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Translating TED.com website into other languages...

I found out that people are struggling to understand very basic stuff on TED.com. TED talks are the main product here..but the struggle is how to get there!

I suggested to a Sudanese young lady, Bio-fuel inventor to apply for TED Fellows program...but she couldn't figure it out because of the language barriers...I profoundly believe that through translating the whole site into other languages, will make a significant change.

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    Feb 15 2011: I totally agree. I am glad that the subtitles are there, but I still have to go "there's going to be a gray box under the video, saying 'Subtitles available in,' which means subtitles are available in, and choose your language from there." Two points, though:

    1. I believe that it shouldn't be done through crowdsourced translation. Two main reasons: quality (who's going to check it, how do you make sure the reviewer will be able to spot the mistakes?), and consistency (keeping the terminology the same all over the site, e.g. the word "talk" can be translated into my language in 3 ways, but only one should be used in context/text that is supposed to be similar).

    2. Any new release on the website would have to be translated more or less immediately (a few days at most), which also means that you have to have translators on hand for each of the languages you want the site to be updated for (probably at least 2 per language for backup and reviewing). Again, crowd-sourcing can't cut it.
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      Feb 15 2011: No, it cannot be relied to be done via crowd-sourcing, but it may be good to begin the translations with local TEDx organizers (they have come across most of the terms and often have created a website in their language - we for example had a large debate how to translate the word TEDster)

      ad 2: the first step can be translating only the core of the site - the menu and about pages, basics about the TED community, ect. so that people can orientate on the site. Later on, when proper translators are found the system of translating news "real-time" can be developed.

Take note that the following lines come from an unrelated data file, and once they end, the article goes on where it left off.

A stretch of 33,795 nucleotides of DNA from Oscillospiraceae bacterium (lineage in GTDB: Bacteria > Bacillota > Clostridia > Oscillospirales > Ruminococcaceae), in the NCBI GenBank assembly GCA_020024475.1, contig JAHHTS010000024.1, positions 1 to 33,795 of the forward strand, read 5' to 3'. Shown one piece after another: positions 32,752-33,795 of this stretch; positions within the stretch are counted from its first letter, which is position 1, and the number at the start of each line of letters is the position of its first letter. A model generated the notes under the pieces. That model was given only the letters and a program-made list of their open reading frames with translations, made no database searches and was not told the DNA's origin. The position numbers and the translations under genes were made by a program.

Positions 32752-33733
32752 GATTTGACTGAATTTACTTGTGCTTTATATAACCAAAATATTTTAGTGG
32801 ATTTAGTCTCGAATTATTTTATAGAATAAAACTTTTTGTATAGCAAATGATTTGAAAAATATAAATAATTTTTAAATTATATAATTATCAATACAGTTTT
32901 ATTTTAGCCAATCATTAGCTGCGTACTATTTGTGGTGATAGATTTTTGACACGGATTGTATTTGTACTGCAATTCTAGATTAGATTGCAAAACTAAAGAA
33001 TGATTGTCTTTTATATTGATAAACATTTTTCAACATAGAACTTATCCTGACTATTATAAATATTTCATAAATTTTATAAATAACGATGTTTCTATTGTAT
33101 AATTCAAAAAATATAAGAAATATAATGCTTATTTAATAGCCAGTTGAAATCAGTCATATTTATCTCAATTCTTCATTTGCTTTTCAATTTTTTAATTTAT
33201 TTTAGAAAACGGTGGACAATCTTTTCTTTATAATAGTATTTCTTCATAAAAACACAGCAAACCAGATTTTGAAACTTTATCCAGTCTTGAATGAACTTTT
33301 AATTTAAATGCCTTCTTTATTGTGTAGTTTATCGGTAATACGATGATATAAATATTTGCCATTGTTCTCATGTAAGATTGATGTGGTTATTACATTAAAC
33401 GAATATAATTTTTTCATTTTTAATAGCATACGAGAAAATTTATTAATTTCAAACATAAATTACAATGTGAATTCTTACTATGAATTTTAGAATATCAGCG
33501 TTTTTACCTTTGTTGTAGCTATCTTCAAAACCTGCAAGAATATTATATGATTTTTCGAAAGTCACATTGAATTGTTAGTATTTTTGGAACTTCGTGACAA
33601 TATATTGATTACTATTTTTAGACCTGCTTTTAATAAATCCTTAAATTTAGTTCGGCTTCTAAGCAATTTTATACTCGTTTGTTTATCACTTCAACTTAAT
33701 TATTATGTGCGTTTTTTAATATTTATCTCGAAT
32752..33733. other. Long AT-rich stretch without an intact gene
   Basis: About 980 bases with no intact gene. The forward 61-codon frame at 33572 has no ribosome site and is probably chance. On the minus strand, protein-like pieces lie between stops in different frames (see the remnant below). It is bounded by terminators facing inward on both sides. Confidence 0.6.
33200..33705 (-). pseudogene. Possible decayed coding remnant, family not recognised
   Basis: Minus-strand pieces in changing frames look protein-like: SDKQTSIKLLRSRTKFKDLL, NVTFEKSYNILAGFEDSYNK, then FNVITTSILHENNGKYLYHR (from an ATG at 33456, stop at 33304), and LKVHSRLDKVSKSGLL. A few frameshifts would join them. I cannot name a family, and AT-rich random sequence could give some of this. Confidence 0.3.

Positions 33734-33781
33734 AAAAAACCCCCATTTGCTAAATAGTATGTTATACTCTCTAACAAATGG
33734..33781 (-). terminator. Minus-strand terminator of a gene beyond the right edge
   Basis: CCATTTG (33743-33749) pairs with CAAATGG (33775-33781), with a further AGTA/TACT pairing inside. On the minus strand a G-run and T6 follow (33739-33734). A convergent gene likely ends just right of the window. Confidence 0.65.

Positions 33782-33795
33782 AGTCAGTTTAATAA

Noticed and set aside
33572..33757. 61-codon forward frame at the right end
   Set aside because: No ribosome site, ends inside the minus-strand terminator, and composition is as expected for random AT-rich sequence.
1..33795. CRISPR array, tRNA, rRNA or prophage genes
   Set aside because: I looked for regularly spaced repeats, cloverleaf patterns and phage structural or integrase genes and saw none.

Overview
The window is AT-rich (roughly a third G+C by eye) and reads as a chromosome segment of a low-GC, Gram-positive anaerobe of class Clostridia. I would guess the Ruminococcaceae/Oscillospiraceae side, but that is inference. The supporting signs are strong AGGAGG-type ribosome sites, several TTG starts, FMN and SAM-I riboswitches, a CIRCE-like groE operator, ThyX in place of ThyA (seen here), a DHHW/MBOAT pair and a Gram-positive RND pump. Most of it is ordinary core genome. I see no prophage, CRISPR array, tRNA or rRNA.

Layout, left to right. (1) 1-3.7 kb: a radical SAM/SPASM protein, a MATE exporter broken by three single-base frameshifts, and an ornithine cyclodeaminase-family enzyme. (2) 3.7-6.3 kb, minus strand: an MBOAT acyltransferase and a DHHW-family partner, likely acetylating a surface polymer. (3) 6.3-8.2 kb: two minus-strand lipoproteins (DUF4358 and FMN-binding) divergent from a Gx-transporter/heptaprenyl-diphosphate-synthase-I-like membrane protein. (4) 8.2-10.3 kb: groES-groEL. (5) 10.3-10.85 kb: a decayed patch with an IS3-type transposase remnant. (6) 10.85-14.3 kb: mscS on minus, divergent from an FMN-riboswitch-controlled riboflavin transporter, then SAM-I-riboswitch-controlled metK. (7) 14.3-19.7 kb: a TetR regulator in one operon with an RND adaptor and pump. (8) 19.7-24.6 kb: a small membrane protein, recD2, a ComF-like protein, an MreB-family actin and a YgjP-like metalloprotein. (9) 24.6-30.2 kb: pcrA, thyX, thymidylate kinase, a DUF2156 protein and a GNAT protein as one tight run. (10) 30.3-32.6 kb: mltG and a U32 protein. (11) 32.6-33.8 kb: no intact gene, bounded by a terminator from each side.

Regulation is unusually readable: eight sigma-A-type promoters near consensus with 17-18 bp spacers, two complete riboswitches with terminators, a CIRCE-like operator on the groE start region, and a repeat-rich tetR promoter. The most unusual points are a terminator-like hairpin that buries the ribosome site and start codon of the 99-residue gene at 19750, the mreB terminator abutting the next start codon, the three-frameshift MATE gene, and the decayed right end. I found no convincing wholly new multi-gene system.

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        Feb 15 2011: I agree with Martin. A lot of TEDx events have reliable teams that can be tasked with special projects as part and parcel of their event...

        And at TEDxCanton and TEDxGuangzhou we had signing translators. Would be worthwhile to include sign translation/English subtitles for the hearing impaired. I am, and it comes as a shock to many, hearing impaired and have difficulty with podcasts...I'd be happy to assist...
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        Feb 15 2011: If you translate the "core" and leave some regularly updated stuff in English, you'll get a mixed-language website, which looks very unprofessional. One option would be to make a limited version of the site for each language, showing only content that's already been translated into it. Actually, this would make sense anyways, because you can't expect to be able to get someone to translate every new update the moment it comes out, so keeping a less frequently updated foreign language version of the site is a good idea (the updates come up with a few days' delay). This is actually done very commonly in my experience in website localization - there's a company with a main site (usually in English), while the localized versions are updated with a delay.

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